, sponsored by the American Geographical Society. A technical expert in the War Dept during WW2. In 1955, Boyd flew over the North Pole, the first woman to do so successfully photographing the area around the North Pole and the
’s first female bank manager in 1958 running the prestigious Hanover Street branch of Barclays. She had joined the bank in 1934 as a typist and worked her way to the top.
, relentless critic of the Nationalist Government. Formed a break away party of 12 MPs, but after the 1961 election was sole member of the Progressive Party in Parliament. Only MP to speak out against racial segregation, visited Nelson Mandela in prison at a time when only the white minority enjoyed the right to vote.
’s first and only female Prime Minister in 1966, eventually serving 3 terms. Instrumental in setting up independent
, controversially ordered a raid on the golden temple to remove armed insurgents and as a result was assassinated in 1984.
’s first female Prime Minister 1979. Redefined the way women are viewed in politics and reaffirmed
as a global player with the ‘Iron Lady’ at the helm. Economic strategy increased home and share ownership, policies termed ‘Thatcherism’.
Avant la guerre Modifier
Le 11 janvier 1897 , Yvonne Claire Cerneau naît à Maisons-Laffitte. Quand sa mère lui en donne l'autorisation, elle accompagne son père dans ses déplacements professionnels. Après la mort de son père, Yvonne s’estime incapable de vivre avec sa mère et va à Londres chercher un travail. En 1920, tandis qu’elle travaille au Galeries Lafayette de Regent Street, elle rencontre Alex Rudellat, de neuf ans son aîné, employé au Picadilly Hotel. Elle l’épouse. En 1922, naît sa fille. En 1929, ils se séparent, mais restent amis et partagent leur temps avec leur fille [ 1 ] .
En mai 1942 , alors qu'elle travaille comme secrétaire à l'Ebury Court Hotel, elle est remarquée par un agent du SOE séjournant dans l'hôtel et elle est finalement recrutée. Elle fait partie de la première session féminine du SOE avec Andrée Borrel, Marie-Thérèse Le Chêne et Blanche Charlet [ 1 ] . Elle commence comme FANY, et suit l’entraînement. Le 17 juillet , en compagnie de deux autres chargés de missions, Nicolas Bodington (numéro 2 de la Section F) et Henri Frager « Paul », elle quitte l'Angleterre pour la France, avec le nom de code « Suzanne » et avec pour fausse identité Jacqueline Gautier. Le trajet initial, qui est un vol vers Gibraltar, est mouvementé : l'avion Whitley qui les emmène subit un tir de chasseurs allemands au large de Brest, fort heureusement sans dommages pour eux.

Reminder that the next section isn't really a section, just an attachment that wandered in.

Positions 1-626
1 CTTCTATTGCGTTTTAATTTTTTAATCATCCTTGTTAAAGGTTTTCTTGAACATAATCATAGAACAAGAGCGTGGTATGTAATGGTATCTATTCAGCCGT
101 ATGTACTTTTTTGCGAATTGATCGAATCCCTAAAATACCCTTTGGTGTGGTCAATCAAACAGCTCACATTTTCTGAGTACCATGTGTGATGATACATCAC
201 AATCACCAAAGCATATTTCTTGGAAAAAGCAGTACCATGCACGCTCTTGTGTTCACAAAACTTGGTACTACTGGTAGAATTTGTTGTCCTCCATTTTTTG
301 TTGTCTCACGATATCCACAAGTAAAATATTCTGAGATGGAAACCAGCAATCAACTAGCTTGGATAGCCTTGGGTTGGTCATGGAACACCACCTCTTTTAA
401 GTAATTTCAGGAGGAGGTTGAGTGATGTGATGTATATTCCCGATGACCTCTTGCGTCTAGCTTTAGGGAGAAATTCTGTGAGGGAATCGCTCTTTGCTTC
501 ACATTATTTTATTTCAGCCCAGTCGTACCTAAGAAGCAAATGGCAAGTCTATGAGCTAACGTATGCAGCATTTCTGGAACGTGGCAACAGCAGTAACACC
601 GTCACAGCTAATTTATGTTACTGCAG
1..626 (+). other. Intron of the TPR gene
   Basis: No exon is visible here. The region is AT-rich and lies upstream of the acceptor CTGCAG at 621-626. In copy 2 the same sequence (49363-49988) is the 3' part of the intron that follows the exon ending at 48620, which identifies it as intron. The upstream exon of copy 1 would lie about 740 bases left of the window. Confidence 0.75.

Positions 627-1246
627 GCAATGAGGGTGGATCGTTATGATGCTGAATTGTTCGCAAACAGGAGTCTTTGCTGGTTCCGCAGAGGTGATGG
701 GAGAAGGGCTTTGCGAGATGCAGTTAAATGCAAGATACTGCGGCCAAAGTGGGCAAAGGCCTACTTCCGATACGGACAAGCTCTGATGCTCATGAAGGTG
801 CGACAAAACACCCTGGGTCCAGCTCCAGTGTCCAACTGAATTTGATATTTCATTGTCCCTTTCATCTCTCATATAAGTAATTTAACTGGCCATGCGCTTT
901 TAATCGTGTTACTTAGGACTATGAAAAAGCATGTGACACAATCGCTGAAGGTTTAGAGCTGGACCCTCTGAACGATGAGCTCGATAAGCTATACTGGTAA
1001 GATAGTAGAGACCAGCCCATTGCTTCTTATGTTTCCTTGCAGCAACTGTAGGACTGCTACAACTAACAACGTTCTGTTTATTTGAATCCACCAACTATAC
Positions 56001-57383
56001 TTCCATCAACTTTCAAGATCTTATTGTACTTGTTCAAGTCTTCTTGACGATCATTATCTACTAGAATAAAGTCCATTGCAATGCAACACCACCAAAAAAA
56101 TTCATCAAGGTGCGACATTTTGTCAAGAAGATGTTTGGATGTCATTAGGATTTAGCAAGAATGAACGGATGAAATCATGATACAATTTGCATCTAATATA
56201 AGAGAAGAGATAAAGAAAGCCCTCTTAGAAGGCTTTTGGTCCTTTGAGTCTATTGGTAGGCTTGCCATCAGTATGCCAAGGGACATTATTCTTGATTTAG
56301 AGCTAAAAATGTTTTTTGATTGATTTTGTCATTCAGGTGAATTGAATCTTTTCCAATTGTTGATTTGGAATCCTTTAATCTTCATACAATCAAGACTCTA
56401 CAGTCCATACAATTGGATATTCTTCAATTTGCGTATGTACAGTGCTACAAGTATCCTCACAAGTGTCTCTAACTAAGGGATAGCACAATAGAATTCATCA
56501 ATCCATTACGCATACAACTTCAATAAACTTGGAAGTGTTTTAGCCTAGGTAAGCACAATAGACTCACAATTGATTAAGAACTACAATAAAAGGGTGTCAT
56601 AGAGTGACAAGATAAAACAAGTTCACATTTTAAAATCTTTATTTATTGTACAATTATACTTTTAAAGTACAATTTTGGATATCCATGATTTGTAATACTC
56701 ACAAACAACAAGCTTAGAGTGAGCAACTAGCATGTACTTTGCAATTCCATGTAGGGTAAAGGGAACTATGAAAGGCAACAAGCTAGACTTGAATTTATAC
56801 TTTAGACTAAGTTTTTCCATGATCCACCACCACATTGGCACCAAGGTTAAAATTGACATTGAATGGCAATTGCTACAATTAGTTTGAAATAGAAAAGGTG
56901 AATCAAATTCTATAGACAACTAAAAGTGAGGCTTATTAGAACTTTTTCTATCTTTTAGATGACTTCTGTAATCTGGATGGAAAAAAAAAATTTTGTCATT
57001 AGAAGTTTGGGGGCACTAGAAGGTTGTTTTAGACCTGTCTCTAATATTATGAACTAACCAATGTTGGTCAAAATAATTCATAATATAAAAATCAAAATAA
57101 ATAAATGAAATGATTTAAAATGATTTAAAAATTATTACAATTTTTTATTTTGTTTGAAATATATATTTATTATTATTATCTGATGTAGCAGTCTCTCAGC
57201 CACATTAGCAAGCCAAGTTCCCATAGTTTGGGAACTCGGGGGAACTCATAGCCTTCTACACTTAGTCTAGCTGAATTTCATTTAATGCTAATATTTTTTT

Le 30 juillet 1942 [ 2 ] , les quatre agents sont infiltrés en France près du lieu-dit Bijou-sur-mer et la pointe-Fourcade, près de Cannes [ 1 ] . Yvonne prend le train, cachée dans le tender à charbon de la locomotive pour passer la ligne de démarcation [ 1 ] , pour Paris, en se faisant passer pour une réfugiée de Brest qui fuit les bombardements. Elle se rend ensuite à Tours en Indre-et-Loire [ 3 ] où elle doit rejoindre l'agent Francis Suttill pour l'aider à remonter un réseau à Paris. Ce dernier n'étant pas encore en France, elle devient courrier (ou agent de liaison) pour le réseau MONKEYPUZZLE de Raymond Flower « Gaspar » [ 4 ] . A bicyclette, elle fait des repérages pour des terrains d'atterrissage possibles, transporte des radios et des explosifs cachés dans ses culottes bouffantes et des messages vers Bordeaux ou Paris [ 4 ] . Ayant des doutes sur les capacités de Raymond Flower, elle s'engage auprès de Marcel Clech et de Pierre Culioli [ 4 ] .
Dans la nuit du 24 au 25 septembre 1943 , Andrée Borrel « Denise » et Lise de Baissac « Odile », les deux premières femmes à être parachutées en France par le SOE, sont réceptionnées par le réseau MONKEYPUZZLE [ Notes 1 ] , [ 3 ] . Dans la nuit du 1 er au 2 octobre . Francis Suttill « Prosper » est parachuté en France pour y mettre sur pied le réseau action PHYSICIAN [ Notes 2 ] , [ 3 ] .
Le 31 décembre , Francis Suttill la désigne comme adjoint de Pierre Culioli pour diriger une branche du réseau Prosper dans le sud de la Touraine. Cette branche est dénommée ADOLPHE [ 4 ] , [ Notes 3 ] . Pierre et Yvonne dirigent et coordonnent dans la région de la Loire des groupes de résistance spécialisés dans le repérage de terrains d'atterrissage, l’organisation et la réception de parachutages, et la réalisation de sabotages. Ils s'installent en Sologne près de Romorantin-Lanthenay, où de nombreux habitants son farouchement anti-allemands [ 4 ] .